My personal views, thoughts and opinions.

Wednesday, July 24, 2013

SAP HANA Cloud: Updating productive applications

So far the update of the productive applications was entirely in the hands of the developers. Not necessarily a bad thing, but this required lots of boilerplate code that every application has to embed.

The new bi-weekly update of the HANA Cloud will introduce small feature that however will enable the customers to update their application with reduced or no-downtime at all. 

On HANA Cloud you can have one or more instances of your application and each of these instances is called an application process. Previously the allowed actions were:
  • start of a single application process
  • stop of all application processes at once

This however implies that you can increase the worker application processes (scale up), but you cannot scale down.
 
What's new is that you can finally stop a specific application process running on the HANA Cloud's compute units by specifying its process ID. If you wonder what the heck do I mean here is some glossary-style explanations:
  • compute unit - look at it as a hardware box, you anyway pay for this to get more CPUs and memory
  • application process - the software that runs on top of the hardware - basically the SAP server that in turn hosts your own application code.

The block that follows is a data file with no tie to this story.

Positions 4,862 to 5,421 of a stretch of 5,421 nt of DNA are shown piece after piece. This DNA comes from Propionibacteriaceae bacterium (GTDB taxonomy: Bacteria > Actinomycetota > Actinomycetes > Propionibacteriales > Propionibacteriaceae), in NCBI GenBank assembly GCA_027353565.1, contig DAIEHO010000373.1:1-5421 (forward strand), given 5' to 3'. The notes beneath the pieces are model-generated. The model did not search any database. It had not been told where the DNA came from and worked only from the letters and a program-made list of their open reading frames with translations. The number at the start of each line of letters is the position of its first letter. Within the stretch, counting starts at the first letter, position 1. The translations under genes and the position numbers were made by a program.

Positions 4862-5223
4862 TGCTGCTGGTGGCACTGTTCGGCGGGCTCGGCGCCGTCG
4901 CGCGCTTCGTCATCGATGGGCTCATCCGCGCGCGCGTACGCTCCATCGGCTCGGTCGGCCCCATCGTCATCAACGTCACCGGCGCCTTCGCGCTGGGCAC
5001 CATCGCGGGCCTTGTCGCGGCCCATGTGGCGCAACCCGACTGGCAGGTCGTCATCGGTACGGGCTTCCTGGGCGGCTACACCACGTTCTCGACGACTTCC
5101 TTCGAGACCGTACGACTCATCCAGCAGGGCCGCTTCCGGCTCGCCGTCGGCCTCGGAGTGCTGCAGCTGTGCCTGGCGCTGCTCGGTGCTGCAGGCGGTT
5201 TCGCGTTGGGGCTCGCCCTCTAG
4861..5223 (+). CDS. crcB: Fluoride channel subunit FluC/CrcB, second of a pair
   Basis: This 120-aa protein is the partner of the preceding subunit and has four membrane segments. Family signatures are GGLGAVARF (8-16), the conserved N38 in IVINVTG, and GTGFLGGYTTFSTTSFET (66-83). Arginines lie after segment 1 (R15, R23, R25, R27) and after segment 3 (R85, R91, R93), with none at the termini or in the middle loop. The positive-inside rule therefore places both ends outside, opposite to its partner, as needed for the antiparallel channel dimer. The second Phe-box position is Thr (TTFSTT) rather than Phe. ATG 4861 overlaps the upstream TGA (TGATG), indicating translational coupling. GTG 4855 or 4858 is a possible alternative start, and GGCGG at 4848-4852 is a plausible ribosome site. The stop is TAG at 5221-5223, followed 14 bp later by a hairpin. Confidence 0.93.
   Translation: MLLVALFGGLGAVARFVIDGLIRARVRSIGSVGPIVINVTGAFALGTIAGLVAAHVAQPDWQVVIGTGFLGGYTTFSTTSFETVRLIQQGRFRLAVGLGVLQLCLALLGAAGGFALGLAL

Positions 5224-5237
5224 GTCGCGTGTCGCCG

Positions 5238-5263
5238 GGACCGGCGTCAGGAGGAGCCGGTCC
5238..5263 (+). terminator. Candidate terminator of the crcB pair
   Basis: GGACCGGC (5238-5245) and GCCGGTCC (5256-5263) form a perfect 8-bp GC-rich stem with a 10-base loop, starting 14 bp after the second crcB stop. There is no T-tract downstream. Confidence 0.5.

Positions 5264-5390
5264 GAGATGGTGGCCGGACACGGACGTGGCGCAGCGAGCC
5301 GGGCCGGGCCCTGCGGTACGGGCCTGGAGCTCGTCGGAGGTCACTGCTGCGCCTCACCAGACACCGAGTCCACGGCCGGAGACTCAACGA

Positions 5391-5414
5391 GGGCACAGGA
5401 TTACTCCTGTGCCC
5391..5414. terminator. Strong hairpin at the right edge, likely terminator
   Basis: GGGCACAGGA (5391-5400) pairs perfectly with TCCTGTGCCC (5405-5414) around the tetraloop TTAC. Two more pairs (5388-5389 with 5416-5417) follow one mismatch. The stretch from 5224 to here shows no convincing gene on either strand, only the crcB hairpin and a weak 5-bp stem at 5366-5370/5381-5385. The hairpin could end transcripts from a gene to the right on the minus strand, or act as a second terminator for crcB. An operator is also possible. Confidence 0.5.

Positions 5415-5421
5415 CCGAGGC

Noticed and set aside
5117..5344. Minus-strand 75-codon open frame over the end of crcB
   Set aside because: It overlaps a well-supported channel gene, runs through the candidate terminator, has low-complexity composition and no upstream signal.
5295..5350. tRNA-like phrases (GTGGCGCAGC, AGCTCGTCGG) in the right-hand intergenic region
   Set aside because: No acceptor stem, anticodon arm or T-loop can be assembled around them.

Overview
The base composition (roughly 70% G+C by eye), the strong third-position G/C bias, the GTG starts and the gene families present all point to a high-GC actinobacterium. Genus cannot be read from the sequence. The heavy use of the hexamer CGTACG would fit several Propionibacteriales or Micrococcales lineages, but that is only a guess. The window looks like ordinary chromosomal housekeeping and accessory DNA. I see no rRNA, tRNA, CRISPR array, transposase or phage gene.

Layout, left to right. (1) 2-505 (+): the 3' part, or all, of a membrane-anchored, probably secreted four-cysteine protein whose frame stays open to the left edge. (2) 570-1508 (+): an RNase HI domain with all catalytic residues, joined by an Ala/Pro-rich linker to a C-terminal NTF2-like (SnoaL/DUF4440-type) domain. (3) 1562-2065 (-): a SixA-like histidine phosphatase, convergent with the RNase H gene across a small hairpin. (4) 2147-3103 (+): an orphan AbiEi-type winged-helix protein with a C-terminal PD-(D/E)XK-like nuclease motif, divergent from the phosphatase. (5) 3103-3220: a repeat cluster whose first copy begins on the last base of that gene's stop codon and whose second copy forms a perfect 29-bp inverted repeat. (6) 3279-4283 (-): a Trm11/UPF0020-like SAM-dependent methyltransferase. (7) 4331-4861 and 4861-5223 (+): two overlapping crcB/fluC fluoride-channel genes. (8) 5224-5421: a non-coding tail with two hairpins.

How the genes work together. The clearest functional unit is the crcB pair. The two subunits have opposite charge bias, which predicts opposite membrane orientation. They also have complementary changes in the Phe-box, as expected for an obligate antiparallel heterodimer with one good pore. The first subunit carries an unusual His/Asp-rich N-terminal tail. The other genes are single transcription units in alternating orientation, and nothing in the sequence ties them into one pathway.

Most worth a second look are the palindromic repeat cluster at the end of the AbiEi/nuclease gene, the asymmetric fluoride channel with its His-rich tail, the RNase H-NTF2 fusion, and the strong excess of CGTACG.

• process ID - the unique ID associated with every  application process. Used as application process name in commands (as the term suggests).

So with this minimal change from user perspective now you can achieve:
  • scaling up & down
  • ageing
  • rolling update / zero downtime

Let's see what these three things mean...

Scaling your application
 

HANA Cloud provided the ability to scale your application from the very beginning of its existence. 

As I said customers were allowed to start new processes, but didn't have the ability to stop a single process. Now this is fixed and you can easily include the new application process id parameter in the stop command:
neo stop myapplication.properties --application-process-id <id>
The list of process IDs is displayed after you issue start command, or you can use the status command to have the list printed. In both cases you'll get something similar to the output below: